IIPM websites brought down by Anonymous as angry reactions continue to pour in on Twitter

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IIPM websites brought down by Anonymous as angry reactions continue to pour in on Twitter
IIPM websites were targeted by hacker group Anonymous on Saturday who claim to have brought down as many as 16 IIPM-related websites for around 9 hours. Meanwhile, the reactions to IIPM blockgate continue to pour in and there's very little support for IIPM or  Arindam Chaudhuri.

IIPM, or Indian Institute of Planning and Management, is a popular management school based in Delhi with Chaudhuri as its dean.

The controversy began on Friday when MediaNama posted copy of a new DoT order asking ISPs to block 78 URLs. 73 of these URLs contained material related to IIPM and/ or Arindam Chaudhuri.

The blocked URLs included content from The Indian Express, The Economic Times, The Times of India, The Wall Street Journal, Outlook Magazine, FirstPost, Rediff, The Caravan Magazine, and others. On the face of it, all blocked URLs seemed to carry content critical of IIPM and/ or Arindam Chaudhuri.

Interestingly, the list of entities also featured a government organisation, the UGC, which found its order highlighting the unrecognised status on IIPM on the banned list. Reacting to the development, UGC Chairman Ved Prakash said, "We will be talking to our advocates on Monday about this development before taking any action."

A report over at Livemint later noted that the DoT directive was issued on the basis of a Gwalior court order.

As expected, Twitter users were up in arms against the order, with the move being criticised by one and all. Minister of State for Human Resources, Shashi Tharoor, was forced to issue an explanation with many irate users looking towards him for a reaction. "I have written to @milinddeora asking him to remove the DOT block on the UGC website" and "Assume @milinddeora will look into those. Blocking a UGC site concerns my Ministry." @milinddeora is the Twitter handle of Milind Deora, the Minister of State, Communications and IT, the ministry under whose purview the DoT falls.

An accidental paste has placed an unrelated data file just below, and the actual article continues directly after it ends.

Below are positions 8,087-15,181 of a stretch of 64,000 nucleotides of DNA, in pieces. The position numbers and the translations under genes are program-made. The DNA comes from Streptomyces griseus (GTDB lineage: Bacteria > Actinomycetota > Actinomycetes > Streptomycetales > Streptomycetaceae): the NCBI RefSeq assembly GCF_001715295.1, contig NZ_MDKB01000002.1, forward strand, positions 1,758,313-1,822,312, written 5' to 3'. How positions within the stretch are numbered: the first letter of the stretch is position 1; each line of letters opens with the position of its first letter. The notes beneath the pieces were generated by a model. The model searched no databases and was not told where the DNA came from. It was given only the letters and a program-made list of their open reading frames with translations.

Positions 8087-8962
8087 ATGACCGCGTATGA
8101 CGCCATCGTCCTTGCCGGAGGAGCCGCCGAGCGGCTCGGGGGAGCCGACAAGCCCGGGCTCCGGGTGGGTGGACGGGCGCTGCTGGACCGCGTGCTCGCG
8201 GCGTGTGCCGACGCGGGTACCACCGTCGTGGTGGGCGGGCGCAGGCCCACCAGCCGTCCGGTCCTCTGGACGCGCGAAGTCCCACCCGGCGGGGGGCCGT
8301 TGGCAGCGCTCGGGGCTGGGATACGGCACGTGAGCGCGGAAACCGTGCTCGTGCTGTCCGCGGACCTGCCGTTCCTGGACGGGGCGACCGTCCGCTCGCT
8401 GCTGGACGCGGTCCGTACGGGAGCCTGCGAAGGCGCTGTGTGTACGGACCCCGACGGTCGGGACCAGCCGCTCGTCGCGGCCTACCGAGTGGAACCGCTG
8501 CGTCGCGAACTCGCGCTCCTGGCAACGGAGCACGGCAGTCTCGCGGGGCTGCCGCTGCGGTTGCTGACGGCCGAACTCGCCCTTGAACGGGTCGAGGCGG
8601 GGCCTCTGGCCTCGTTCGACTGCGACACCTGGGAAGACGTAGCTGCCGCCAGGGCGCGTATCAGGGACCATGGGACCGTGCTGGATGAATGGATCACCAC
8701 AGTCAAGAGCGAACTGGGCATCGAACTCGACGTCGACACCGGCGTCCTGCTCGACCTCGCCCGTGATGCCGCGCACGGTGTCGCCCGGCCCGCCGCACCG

"As per routine process, we only complied with court order and did not have any role in making the list of URLs (web pages) to be blocked," Director General Indian CERT (under DEITY) Gulshan Rai told PTI.

Other users on Twitter, including organisations and individuals whose names featured in the block list, continued to react in defiance as well as anger. The Caravan tweeted saying they were posting the blocked article at a new URL."The article on IIPM's lawsuit against The Caravan, blocked by DoT, is now available on our website here", the tweet read.

Advertising professional Mahesh Murthy, who has over 52,000 followers on Twitter, also reposted his bit.ly 'bundle' of IIPM-related links.

Meanwhile, the man at the centre of the entire controversy, Arindam Chaudhuri, said since everything was happening within the legal frameworks of the country, there should be no questions asked of him. "Go and ask why in the first place they had shamefully put defamatory content? If the law says defamatory URLs should be banned ,and that is how it is world over, everyone should rejoice because tomorrow they could be at the receiving end of a malicious campaign and they might want justice," he told PTI.

#IIPM continued to trend on Twitter throughout the weekend and early Monday morning.

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Further reading: Anonymous, Arindam Chaudhri, DoT, IIPM, India
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